paused state. That
paused state is secondary to the main state that the query can be in:
error, because you can lose your network connection at any time.
This means you can be in
success state and
paused, for example, if you've fetched data successfully once but a background refetch got paused.
Or, you can be in
loading state and
paused if a query mounts for the first time.
We've always had the
isFetching flag that indicated that a query was running. Similar to the new
paused state, a query could be
fetching, or it could be
fetching. Background refetches give you a lot of possible states to be in (👋 state machines).
paused are mutually exclusive, we've combined them into the new
fetchStatus that now gets returned from
fetching: The query is really executing - a request is in-flight.
paused: The query is not executing - it is paused until you have regained your connection.
idle: The query is currently not running.
As a rule of thumb, the
status of the query will give you information about the
success means you'll always have data,
loading means you don't have data yet.
On the other hand, the
fetchStatus gives you information about the
queryFn: is it running or not? The
isPaused flags are derived from that status.
Let's take a look at how case 1 from above can look like in v4. Please notice the new network mode toggle button in the RQ devtools. It's pretty cool because it doesn't actually turn off your network - it just makes React Query believe that there is no network for testing purposes. Yes, I am quite proud of it. 😊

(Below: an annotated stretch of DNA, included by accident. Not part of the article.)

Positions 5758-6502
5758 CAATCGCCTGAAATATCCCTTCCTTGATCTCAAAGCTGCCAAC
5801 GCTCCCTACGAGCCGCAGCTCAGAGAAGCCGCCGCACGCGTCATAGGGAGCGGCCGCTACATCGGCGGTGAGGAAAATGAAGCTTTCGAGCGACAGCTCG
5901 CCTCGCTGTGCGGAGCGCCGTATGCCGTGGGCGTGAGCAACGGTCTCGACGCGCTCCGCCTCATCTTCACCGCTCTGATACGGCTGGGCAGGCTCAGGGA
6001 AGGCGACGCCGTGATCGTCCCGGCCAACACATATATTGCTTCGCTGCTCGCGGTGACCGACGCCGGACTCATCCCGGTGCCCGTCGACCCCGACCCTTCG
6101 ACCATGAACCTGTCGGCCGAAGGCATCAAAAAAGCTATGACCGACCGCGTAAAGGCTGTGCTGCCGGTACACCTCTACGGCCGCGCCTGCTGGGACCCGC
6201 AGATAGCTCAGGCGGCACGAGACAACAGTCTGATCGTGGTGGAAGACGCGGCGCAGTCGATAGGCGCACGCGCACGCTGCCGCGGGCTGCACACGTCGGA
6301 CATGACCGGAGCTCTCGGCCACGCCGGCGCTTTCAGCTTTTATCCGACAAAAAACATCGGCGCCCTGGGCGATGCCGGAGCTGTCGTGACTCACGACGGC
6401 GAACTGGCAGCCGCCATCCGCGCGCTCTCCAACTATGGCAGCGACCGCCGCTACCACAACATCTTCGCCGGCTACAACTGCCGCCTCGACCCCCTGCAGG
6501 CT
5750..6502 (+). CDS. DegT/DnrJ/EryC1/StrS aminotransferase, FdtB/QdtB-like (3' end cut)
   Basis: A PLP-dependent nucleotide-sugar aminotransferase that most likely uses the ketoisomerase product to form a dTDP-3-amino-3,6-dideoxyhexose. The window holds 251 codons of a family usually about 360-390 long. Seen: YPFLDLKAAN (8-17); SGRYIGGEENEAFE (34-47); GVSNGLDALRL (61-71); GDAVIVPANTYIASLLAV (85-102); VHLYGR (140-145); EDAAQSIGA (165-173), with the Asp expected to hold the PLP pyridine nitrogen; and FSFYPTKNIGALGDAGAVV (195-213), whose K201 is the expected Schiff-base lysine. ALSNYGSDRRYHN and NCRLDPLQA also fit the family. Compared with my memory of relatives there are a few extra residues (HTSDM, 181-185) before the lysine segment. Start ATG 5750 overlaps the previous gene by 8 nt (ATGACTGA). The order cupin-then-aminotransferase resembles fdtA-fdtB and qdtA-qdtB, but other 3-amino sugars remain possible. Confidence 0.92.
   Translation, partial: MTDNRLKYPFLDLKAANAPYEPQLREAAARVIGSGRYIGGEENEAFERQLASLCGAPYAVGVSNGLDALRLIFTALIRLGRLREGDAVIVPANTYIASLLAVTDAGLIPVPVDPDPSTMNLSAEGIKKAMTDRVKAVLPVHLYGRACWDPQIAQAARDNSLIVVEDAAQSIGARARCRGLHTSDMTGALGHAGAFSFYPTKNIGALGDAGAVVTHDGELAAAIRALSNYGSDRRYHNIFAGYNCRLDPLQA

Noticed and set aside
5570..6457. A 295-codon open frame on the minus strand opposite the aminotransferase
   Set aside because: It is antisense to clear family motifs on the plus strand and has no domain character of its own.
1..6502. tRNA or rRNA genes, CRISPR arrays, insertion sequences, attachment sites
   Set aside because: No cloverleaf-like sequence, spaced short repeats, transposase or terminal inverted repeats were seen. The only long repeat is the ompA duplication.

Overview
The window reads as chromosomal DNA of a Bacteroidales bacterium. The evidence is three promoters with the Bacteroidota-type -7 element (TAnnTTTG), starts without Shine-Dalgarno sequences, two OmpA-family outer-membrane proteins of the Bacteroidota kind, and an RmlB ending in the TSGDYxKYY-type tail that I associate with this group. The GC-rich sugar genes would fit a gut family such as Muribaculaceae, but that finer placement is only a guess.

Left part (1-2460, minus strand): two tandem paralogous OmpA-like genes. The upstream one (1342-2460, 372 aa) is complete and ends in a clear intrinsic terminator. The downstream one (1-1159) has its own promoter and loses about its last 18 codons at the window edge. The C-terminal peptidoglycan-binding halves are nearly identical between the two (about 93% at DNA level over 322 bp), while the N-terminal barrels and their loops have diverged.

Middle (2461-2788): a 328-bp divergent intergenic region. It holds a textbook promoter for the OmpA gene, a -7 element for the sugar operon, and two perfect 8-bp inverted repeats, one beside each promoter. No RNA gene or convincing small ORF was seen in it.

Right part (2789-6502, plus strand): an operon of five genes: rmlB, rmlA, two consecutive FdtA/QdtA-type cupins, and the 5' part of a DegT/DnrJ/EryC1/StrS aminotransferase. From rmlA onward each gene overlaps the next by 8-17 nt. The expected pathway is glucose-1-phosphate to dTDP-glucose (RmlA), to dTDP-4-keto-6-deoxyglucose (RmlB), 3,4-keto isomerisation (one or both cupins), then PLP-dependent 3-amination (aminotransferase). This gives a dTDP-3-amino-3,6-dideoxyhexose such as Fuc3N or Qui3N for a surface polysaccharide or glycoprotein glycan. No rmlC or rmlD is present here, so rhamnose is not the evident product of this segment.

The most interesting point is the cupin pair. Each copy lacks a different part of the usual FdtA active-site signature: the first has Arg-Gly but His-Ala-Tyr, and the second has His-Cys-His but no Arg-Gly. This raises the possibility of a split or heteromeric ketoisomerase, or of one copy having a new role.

We can clearly see the state the query is in (
paused) due to the new purple status badge. Also, the first network request is made once we turn the network back on.
In this mode, React Query does not care about your network connection at all. Queries will always fire, and they will never be paused. This is most useful if you use React Query for something other than data fetching.
This mode is very similar to how React Query worked in v3. The first request will always be made, and if that fails, retries will be paused. This mode is useful if you're using an additional caching layer like the browser cache on top of React Query.
Let's take the GitHub repo API as an example. It sends the following response headers:
1cache-control: public, max-age=60, s-maxage=60
which means that for the next 60 seconds, if you request that resource again, the response will come from the browser cache. The neat thing about this is that it works while you're offline, too! Service workers, e.g. for offline first PWAs, work in a similar way by intercepting the network request and delivering cached responses if they are available.
Now those things wouldn't work if React Query would decide to not fire the request because you have no network connection, like the default
online mode does. To intercept a fetch request, it must happen :) So if you have this additional cache layer, make sure to use
If the first request goes out, and you hit the cache - great, your query will go to
success state, and you'll get that data. And if you have a cache miss, you'll likely get a network error, after which React Query will pause the retries, which will put your query into the
paused state. It's the best of both worlds. 🙌
Nothing, unless you want to. You can still decide to ignore that new
fetchStatus and only check for
isLoading - React Query will behave just like before (well - case 2 from above will even work better because you won't see the network error).
However, if making your app robust for situations where you have no network connection is a priority for you, you now have the option to react to the exposed
fetchStatus and act accordingly.
What you do with that new status is up to you. I'm excited to see which ux people will build on top of this. 🚀
That's it for today. Feel free to reach out to me on twitter if you have any questions, or just leave a comment below. ⬇️